Since 2011, Raptor Blood (Blackie Burns) has been following a group of urban explorers (going by the name of Cave Clan) around the tunnel and cave networks underneath Sydney in Australia and photographing what they see, where they dwell and how they live. Connecting with the group through their shared interest in urban decay and abandoned architecture, Burns is able to access areas that are usually closed off to outsiders. He says of his first encounters with some members of the group:
The two dudes I met with seemed pretty cool and were informative about the group and had a strong appreciation for the architecture of the tunnels we visited. Although, our expedition was a little worrying when I was walking between the two going down a drain that was barely my shoulders width. We were walking for about 10 minutes, [and] as the tunnel got deeper, hotter and more humid, our conversation started to get a little strange. The guy walking behind me started to talk about masturbation and how he liked to watch himself through a mirror… I asked to leave and luckily enough nothing too strange ended up happening.
Cave Clan thoroughly live their passion of exploring underutilized and forgotten spaces. They turn the most understated corners into homes, personalized with objects of meaning and importance. Burns talks about his surprise of how comfortable some of the dwellings he visited were:
The first, which is located under a huge castle looking sandstone bridge was equipped with electricity, bbq and bar. The area was dusty though, to the point where anybody would feel sick from being in there too long. The second was in a connecting chamber in a network of tunnels running underneath one of Sydney’s secondary CBDs. The drains were surprisingly dry with no bugs. Any Storm water was directed from the living areas and during summer it was surprisingly cold down there, really not a bad place to live!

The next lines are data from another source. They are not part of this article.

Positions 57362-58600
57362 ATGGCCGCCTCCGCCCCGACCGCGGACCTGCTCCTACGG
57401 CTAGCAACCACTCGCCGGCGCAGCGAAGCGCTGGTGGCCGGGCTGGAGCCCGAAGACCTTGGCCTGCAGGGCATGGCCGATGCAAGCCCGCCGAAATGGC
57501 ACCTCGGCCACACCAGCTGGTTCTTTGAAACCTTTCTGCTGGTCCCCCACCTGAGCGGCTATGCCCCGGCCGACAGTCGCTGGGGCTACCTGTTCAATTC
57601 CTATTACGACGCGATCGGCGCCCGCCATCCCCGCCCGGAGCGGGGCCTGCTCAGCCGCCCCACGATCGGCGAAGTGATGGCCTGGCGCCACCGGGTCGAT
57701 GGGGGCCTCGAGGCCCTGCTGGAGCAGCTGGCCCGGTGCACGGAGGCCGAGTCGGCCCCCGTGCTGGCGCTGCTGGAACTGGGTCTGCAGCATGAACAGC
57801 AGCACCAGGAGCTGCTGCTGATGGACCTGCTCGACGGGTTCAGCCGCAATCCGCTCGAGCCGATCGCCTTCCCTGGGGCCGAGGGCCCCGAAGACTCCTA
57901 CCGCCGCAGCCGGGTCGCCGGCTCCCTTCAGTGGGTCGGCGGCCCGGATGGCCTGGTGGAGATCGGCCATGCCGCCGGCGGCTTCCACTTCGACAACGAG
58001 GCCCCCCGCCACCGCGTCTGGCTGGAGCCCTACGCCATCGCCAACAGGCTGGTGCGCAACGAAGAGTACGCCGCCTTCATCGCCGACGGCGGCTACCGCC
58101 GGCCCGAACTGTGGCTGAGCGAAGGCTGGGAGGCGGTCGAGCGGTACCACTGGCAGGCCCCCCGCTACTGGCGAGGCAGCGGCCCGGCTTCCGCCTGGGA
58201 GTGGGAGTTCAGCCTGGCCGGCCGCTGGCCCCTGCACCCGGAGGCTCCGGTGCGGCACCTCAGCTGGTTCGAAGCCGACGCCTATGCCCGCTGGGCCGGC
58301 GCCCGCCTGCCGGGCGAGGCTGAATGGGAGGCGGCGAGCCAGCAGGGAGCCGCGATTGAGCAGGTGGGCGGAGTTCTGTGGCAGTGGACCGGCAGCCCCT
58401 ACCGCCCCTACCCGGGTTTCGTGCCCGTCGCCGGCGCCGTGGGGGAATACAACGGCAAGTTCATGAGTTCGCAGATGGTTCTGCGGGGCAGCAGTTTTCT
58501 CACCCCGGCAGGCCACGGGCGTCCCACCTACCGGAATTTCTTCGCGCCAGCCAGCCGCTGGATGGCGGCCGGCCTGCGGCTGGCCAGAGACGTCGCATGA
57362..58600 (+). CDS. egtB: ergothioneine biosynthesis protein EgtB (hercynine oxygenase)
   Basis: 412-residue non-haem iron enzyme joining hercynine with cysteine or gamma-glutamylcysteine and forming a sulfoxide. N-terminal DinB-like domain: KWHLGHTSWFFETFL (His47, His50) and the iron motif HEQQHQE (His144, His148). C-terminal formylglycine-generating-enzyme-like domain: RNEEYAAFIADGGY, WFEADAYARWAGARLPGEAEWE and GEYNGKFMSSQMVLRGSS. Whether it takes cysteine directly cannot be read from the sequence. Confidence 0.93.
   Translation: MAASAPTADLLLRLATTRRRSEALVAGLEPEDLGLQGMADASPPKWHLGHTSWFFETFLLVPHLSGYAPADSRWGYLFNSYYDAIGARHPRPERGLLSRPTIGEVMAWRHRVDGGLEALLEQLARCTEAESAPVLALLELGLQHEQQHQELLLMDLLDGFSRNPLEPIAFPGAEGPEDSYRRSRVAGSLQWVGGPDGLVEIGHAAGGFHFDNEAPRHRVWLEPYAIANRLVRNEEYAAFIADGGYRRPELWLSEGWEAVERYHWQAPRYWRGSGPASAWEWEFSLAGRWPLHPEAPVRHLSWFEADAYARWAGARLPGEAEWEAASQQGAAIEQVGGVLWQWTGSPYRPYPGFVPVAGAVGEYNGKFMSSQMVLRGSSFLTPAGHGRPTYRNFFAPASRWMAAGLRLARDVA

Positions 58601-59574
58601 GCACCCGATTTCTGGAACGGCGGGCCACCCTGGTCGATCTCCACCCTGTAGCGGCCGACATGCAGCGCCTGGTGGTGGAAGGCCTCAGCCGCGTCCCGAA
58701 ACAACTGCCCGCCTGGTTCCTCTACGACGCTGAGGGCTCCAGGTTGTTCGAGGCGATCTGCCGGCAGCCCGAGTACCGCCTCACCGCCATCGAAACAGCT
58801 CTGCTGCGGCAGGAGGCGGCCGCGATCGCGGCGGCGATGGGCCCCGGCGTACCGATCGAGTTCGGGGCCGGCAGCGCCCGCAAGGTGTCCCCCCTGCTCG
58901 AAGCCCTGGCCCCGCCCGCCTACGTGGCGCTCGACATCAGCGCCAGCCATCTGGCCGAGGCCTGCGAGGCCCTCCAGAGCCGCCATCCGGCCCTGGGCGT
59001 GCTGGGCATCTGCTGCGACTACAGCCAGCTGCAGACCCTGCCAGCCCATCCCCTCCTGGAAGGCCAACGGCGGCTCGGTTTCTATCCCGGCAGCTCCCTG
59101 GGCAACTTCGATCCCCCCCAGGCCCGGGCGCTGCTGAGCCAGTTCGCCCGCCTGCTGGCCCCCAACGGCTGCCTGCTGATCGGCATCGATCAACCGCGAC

See more footage of his explorations here on his tumblr and here on instagram.
Yoshitoshi Kanemaki sculpts incredible life-sized metaphors from camphor wood. Once he finishes chiseling in each furrowed brow and dabbing on painted flesh, what stands before him is a character that is beyond human. All of Kanemaki’s subjects seem to be between thoughts, complex humans who are plagued by existential terror while simultaneously wondering if they left the stove turned on.
One sculpture, a many-headed girl, shows every shade of expression from happiness to surprise. A six-eyed woman glances left, right, and straight ahead at the ground. It’s almost as though Kanemaki has sought to capture the various elements of the psyche in action — a glimpse of id, ego, and super-ego at play.
Just as his previous sculptures, Kanemaki riffs on the theme of emergence. Mirror images are attached like siamese twins. A peculiar case of mistaken, misplaced, or misremembered identity, it’s diffiult to tell which is real and which is doppelganger. (via Laughing Squid)
Micaela Lattanzio creates works of art that go beyond the traditional forms of photography. This collection, called “Frammentazioni,” shatters photos into bits and pieces, enabling Lattanzio to play with space and texture. Her mosaic-esque pieces contain a sort of kinetic energy, suggesting form and movement in a subtle way.
Like other types of art that use human features, it’s hard not to assign emotion to Lattanzio’s work. She literally uses human images as jig saw pieces, evoking a sort of psychological depth that could be read as anxious or even playful.
Some of Lattanzio’s works are use the various pieces of photographs as pixels, rearranging them around each other but maintaining some semblance of the original shape. Other pieces lace together long stripes, looking like the result of two inkjet printers communing (via Hi-Fructose)
Gaspar Lepage is the pseudonym of Bristol artist Marcello Velho. His work, which is mostly animated GIFs, explores the pre-Web 2.0 era internet aesthetic (Geocities, basically) through content consisting of strange half-robot/half-monster creatures in environments inhabited by weird plants, graffitied walls, and lots of bubble writing.
Jessica Eaton experiments with color, using it either sparingly, oddly (hue-wise) or in splashes. She uses geometric shapes, as well natural, turning simple things like circles and forests into something otherworldly.
In their series, “Anamorphoses,” French artists Ella and Pitr (Papiers Peintres) transform forgotten, run-down places into colorfully framed spaces that create anamorphic illusions. The duo paints frames onto stairwells, empty rooms, and hallways, giving the normally 2D experience of a frame the depth of 3D. The photographs have to be taken at a particular angle in order to create the desired shot of a figure inside the painted canvas. The outcome is a whimsical portrait that lends playful depth to an otherwise drab and neglected setting. The artists completed these installations and photographs as part of a project for National Dramatic Center of St Etienne. (via my modern met)